Microelectro-Mechanical Systems : Modeling and Prototyping
University of California at San Diego Extension Short Seminar
La Jolla, San Diego, CA

Course Number: EE-40064, Date: October 24, 2000. Time: 9:00 AM-4:00 PM. Location: SMC 115

Instructors: Sam Kassegne, PhD, and Bill Bulat

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About the Instructors:

Sam Kassegne

I hold a doctorate degree in Engineering Mechanics from Virginia Polytechnic Institute and State University.  I had worked under Professor J.N. Reddy who is an internationally acknowledged leader in Finite Element Theory. Dr. Reddy is currently at Texas A&M. 

I have about 10 years experience in developing advanced FE theory formulations and software. My experiences cover composite structures (plates and shells), building structures (under static and dynamic/earthquake loading), multiphysics FEA and  mechanical devices. 

I am also very much interested in the software aspect of FEA. Numerical solution algorithms, large-scale parallel and distributed computing, web-based technologies, COM/DCOM, Object-oriented programming techniques,  computational mechanics interest me.

I have also been teaching Principles and Practices of FEA to practicing electrical, mechanical, structural, industrial, geo-technical and bio-medical engineers in the San Diego area at UCSD (University Of California, San Diego) extension. My students have come from leading San Diego area firms such as Qualcomm, Kyocera, SAIC, Honeywell, General Dynamics, TRW and the Navy. 

The MEMS Course is scheduled to be given twice in 2001 also.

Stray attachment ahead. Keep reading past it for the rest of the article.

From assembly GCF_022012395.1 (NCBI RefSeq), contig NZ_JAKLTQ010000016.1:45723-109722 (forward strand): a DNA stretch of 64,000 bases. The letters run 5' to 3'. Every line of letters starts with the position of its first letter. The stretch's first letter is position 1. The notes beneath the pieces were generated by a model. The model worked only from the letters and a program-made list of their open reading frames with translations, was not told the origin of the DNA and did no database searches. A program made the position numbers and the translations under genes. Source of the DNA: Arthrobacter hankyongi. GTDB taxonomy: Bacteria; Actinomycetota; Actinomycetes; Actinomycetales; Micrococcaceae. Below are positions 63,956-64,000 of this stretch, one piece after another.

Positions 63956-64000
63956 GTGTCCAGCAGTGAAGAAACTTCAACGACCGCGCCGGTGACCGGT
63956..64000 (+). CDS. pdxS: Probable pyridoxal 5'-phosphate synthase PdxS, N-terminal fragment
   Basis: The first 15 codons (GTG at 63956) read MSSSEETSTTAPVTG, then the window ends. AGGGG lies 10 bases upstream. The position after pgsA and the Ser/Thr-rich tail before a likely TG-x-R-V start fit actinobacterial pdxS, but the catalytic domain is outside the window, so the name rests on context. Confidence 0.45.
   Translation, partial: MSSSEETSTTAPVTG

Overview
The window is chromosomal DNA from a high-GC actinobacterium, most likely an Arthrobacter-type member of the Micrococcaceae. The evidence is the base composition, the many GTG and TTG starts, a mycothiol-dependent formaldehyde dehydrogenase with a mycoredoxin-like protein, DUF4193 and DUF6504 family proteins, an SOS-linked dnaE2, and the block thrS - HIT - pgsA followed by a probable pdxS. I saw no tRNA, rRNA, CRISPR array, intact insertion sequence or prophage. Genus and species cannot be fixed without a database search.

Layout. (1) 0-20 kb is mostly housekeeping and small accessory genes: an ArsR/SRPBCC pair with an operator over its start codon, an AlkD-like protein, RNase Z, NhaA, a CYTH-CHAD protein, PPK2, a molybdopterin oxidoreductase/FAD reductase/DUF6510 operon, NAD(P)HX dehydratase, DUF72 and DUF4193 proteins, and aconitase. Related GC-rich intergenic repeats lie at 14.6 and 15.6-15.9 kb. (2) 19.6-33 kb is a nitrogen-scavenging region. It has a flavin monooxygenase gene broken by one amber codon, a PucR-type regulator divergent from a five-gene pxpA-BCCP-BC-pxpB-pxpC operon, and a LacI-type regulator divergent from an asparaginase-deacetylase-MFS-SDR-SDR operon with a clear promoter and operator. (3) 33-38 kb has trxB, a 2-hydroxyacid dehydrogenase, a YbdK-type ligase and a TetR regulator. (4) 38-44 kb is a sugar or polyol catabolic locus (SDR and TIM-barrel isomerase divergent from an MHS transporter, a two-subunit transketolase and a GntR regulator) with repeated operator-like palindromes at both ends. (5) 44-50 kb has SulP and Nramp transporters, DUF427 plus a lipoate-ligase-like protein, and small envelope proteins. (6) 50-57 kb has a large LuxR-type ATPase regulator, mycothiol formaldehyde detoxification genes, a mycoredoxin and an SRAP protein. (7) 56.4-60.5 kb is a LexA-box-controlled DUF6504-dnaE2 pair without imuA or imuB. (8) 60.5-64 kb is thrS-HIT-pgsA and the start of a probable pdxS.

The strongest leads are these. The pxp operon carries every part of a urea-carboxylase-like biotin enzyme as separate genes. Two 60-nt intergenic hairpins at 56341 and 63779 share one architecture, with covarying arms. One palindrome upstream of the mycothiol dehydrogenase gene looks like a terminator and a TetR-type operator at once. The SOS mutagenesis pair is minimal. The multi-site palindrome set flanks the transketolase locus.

Bill Bulat

MSME Systems and Dynamics, University of Washington - 03/89
BSME honors, California Polytechnic State University at San Luis Obispo - 08/81
Physics major, University of California at Santa Cruz 

I have been using ANSYS for approximately 17 years and have experience with nearly every solution capability that the program offers. I am particularly experienced at performing electromagnetic, electrostatic, and coupled field solutions, and have taught the ANSYS electromagnetics course perhaps half a dozen times.

Papers I have written which have been published in ANSYS Conference proceedings include:

1994: “A Large Deflection Coupled Electrostatic-Structural Analysis”
1996: “Transient Analysis of a Permanent Magnet Bearing”
1998: “3D Induction Heating Simulation of a Helical Gear”
2000: “EM Modeling of Unexploded Ordnance Using ANSYS”

I am also proficient in the use of ANSYS/LS Dyna explicit dynamics, and wrote a specialized UIDL (ANSYS menu) interface which simplifies the setup and execution of drop test simulations. I wrote a 3 day training coarse on the use of ANSYS in simulating residual stresses produced by packaging. This course was taught in Hsinchu, Taiwan, at ANSYS Inc., and at Silverado Software and Consulting. Additionally, I created and presented a coupled fields solution capabilities presentation in Tokyo.

I did my first MEMS force versus voltage analysis in 1993 - presented methodology at the 1994 ANSYS Conference in Pittsburgh, PA. This was fairly involved. ANSYS had no electrostatic elements at the time (I used steady state current conduction elements analogously). Electrostatic force evaluation, subsequent transfer to the structural model, displacement updates to the electrostatic analysis, files handling all had to be done with macros (it's all pretty much automatic these days).

For me, things were slow in this arena for quite some time until 1996 or so, when a few scattered individuals became interested in applying the methodology. Then we did quite a lot of consulting for a micro mirror customer in 1998 or 1999 here at CSI. This was before ESSOLV and mesh morphing were added to ANSYS (the current release of ANSYS at the time was 5.5 - the MEMS initiative came at release 5.6). We used structural elements in the electrostatic domain between electrodes to accomplish "morphing" (I still use this technique from time to time).

The past year or so we've not been asked to do consulting so much as demonstrate ANSYS to prospects and training.

I guess you could say this: my main responsibilities at Collaborative Solutions, Inc (CSI) are to train and provide technical support to multidisciplinary and coupled fields ANSYS users and to perform electromagnetic and coupled field simulations on a consulting basis.